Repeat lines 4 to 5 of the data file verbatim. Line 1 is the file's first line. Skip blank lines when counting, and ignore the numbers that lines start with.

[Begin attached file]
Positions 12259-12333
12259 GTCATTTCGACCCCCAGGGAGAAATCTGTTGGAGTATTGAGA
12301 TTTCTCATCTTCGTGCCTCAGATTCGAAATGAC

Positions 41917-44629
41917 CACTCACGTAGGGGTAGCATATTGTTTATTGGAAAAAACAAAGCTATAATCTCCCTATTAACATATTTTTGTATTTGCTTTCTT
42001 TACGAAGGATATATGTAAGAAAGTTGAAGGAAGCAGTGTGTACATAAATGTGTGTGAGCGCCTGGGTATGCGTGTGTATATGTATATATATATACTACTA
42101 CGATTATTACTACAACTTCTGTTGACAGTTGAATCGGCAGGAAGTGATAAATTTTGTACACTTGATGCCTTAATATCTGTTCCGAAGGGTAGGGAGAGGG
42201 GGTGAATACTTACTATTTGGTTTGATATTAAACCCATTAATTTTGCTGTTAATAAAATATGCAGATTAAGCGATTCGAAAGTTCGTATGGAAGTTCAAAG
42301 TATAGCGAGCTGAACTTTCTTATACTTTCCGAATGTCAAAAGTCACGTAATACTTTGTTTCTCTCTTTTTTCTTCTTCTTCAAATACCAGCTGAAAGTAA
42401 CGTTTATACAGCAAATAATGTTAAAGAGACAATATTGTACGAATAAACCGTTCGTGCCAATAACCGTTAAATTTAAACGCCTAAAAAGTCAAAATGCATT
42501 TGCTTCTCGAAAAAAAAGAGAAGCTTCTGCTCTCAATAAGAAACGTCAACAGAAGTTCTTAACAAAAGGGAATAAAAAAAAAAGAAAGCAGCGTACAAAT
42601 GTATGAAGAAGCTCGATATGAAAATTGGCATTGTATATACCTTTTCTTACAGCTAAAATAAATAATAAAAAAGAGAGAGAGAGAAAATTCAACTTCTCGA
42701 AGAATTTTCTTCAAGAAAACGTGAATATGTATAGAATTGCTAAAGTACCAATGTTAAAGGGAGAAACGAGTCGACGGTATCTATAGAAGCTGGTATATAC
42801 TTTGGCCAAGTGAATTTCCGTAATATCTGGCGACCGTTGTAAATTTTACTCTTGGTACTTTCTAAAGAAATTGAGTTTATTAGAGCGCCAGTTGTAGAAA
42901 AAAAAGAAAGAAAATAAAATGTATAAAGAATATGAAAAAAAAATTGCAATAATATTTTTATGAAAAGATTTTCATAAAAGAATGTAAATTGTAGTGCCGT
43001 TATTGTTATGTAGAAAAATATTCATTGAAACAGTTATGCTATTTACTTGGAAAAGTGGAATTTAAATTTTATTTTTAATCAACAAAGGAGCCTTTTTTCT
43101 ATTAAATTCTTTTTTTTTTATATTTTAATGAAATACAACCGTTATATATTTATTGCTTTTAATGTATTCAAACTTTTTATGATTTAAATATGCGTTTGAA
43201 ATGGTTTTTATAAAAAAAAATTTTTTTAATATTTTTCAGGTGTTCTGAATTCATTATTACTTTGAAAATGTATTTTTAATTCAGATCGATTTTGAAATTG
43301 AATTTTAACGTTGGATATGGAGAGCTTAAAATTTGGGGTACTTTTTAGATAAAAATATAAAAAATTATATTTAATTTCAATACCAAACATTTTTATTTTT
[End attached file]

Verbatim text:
Positions 41917-44629
41917 CACTCACGTAGGGGTAGCATATTGTTTATTGGAAAAAACAAAGCTATAATCTCCCTATTAACATATTTTTGTATTTGCTTTCTT